Family Lawyer’s Top Tips for Christmas Contact

17/07/2018

​Christmas is traditionally a time where families celebrate the festive period together – so it can be stressful and upsetting for separated parents and their children. We look to ease some of the stress with our top tips for Christmas contact for separated parents. 

Contact arrangements can prove to be a bone of contention throughout the festive season – even if a previous court order is in place, more often than not that order will not specify what route should be taken during the Christmas and New Year period. Our Family Solicitors here at Pinney Talfourd have rounded up their top ten tips on how to make sure that Christmas is a stress-free time for parents and children alike. 

1. CHRISTMAS – A TIME TO BE JOLLY!

​Christmas is a time for children to have a break from school, relax and recuperate from a long term. It is equally a time for them to be excited and have some fun and enjoy time with their family. Always, always remember this.

2. PLAN AHEAD

Agree on the Christmas contact arrangements well in advance of the holiday. It usually works very well to have the same arrangement alternated between the parents each year; for example, Christmas Day in even years will be spent with Mum, then in odd years with Dad.

3. DON’T RACK UP THE MILES

Avoid making a child travel too far on Christmas Day; refer back to point 1. This is a time of fun and excitement for children; if it can be avoided at all, do not force them to be stuck in the car spending hours of the day travelling just to get to the other parent’s home.

4. DON’T OVERINDULGE

Making a child eat two Christmas dinners in one day just so neither parent misses out on this special meal is not ever in the child’s best interests – unless of course your child loves brussels sprouts. However, the same cannot be said about dessert…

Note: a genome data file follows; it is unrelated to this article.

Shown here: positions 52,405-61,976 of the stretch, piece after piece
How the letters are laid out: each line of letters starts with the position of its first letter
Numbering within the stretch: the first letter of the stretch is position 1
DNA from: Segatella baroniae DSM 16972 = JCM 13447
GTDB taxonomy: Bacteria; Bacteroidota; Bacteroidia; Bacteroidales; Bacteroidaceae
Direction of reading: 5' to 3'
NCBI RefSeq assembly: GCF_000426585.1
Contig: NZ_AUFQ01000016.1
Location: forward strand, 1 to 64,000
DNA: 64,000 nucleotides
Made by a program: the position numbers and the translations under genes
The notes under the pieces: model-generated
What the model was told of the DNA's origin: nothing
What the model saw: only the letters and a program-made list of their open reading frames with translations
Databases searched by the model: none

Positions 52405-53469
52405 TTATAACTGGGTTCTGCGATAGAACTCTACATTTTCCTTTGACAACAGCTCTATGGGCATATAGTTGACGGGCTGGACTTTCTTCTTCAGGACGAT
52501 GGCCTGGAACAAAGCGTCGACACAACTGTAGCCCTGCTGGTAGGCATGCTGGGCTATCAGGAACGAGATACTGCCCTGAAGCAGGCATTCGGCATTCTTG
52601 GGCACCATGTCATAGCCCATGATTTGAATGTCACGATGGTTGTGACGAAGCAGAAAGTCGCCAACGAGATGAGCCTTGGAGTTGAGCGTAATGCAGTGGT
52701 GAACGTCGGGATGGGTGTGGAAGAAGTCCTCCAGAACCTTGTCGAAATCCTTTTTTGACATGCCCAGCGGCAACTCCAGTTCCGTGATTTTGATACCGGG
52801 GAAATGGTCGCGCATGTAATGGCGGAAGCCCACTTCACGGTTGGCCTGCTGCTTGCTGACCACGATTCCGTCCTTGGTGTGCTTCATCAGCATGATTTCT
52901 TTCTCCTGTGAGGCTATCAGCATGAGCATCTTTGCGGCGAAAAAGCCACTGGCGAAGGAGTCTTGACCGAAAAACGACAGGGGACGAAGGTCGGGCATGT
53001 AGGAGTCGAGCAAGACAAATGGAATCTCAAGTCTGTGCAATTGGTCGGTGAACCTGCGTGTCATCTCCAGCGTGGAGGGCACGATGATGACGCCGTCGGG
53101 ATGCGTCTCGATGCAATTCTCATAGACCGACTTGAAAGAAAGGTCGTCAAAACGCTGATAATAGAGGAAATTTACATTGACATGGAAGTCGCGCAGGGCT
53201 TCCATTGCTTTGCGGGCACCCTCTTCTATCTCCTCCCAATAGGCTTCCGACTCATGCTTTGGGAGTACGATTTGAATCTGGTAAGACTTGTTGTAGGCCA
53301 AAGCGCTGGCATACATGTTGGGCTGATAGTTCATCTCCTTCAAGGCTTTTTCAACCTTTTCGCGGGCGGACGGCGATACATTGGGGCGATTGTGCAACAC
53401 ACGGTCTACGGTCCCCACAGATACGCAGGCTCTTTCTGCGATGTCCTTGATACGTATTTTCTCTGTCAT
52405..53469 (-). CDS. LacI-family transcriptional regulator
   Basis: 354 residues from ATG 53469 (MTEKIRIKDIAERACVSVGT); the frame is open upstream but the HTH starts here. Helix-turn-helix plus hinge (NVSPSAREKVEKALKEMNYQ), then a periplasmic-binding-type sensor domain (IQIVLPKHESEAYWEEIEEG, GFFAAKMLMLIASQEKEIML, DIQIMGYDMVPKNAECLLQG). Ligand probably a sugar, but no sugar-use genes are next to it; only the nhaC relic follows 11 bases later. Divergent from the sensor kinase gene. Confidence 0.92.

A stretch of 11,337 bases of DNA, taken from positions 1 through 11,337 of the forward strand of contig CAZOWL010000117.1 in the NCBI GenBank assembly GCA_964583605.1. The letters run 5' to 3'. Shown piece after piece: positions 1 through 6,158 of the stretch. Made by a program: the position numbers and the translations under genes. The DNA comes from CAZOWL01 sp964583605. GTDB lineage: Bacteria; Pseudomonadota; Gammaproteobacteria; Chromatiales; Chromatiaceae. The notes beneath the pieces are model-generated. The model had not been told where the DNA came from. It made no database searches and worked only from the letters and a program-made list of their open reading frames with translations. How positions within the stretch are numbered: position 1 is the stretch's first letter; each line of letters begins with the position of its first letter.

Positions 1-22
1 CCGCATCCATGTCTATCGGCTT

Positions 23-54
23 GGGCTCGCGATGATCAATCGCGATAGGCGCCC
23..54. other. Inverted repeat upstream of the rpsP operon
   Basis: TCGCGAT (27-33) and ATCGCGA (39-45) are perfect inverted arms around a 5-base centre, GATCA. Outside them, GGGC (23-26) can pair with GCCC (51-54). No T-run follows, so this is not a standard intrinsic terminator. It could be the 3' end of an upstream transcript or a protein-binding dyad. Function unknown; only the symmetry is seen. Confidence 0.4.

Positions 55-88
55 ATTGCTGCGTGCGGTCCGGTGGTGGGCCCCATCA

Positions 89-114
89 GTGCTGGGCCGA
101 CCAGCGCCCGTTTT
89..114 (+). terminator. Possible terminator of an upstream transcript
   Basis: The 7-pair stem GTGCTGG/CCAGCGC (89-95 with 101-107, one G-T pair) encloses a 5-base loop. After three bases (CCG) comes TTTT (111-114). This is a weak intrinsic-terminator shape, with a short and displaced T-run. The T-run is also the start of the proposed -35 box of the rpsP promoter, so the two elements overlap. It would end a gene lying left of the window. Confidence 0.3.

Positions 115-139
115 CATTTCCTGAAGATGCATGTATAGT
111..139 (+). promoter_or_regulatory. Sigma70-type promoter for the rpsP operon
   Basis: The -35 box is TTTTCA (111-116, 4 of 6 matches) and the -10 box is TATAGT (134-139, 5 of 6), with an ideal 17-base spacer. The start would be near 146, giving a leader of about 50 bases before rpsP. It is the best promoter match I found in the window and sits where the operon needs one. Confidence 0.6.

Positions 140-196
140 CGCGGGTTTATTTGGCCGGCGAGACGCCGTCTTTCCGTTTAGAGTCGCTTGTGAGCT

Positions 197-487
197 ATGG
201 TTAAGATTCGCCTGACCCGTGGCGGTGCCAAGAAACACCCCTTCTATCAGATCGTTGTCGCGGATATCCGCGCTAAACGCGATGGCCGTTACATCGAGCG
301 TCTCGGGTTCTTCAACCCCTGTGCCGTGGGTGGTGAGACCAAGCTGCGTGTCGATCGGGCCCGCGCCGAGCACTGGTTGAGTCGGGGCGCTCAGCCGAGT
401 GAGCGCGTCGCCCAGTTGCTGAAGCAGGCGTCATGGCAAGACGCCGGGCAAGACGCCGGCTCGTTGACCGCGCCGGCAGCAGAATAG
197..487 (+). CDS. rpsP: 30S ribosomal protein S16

5. DON’T COMPETE WITH EACH OTHER

Do not try and out-do each other with the gifts you buy; of course, this is the time of year for spoiling your children, but be mindful of what the other parent can realistically afford. Do not intentionally buy a huge expensive present just to win the best present award.

6. PREPARE FOR PRESENTS

 Always discuss with the other parent what you are intending to buy for the child – imagine them being so excited for weeks about the huge, nicely wrapped box under the tree, only to open it on Christmas afternoon to find it is the exact same scooter that the other parent has already bought for them.​

7. BE FESTIVELY FLEXIBLE

Around Christmas time there are usually family parties and gatherings, pantomimes, Christmas markets and events that you would like to take your children to. Be flexible with one another about the child arrangements to ensure they get to partake in all of the festivities.

8. GET INTO THE CHRISTMAS SPIRIT

Your children would probably quite like to buy their other parent a Christmas gift. You should encourage this and if necessary take them to the shop to pick something out and help them wrap it.

9. DON’T SWEAT THE SMALL STUFF

Like any time in the year, but in particular over the Christmas period, do not let the children pick up on the Christmas stress, worries or disputes.

10. REMEMBER TO LEAVE A CARROT OUT FOR RUDOLPH!

MORE INFORMATION 

If you are separated and are looking for more advice on your legal rights as a parent, Pinney Talfourd Solicitors are here to help. We have an experienced and dedicated team of specialist family lawyers based in our offices in Essex and London.

We have evening and weekend appointments available and offer a free initial 30-minute consultation for all new family law enquiries. You can book your free initial family consultation using our online booking form or by calling your local office. This half-hour appointment will allow you to explain the situation to an expert lawyer and discuss the best steps to minimise stress and delays.


​VISIT OUR FAMILY LAW HOMEPAGE


The contents of this article are for the purposes of general awareness only. They do not purport to constitute legal or professional advice. The law may have changed since this article was published. Readers should not act on the basis of the information included and should take appropriate professional advice upon their own particular circumstances.

17/07/2018

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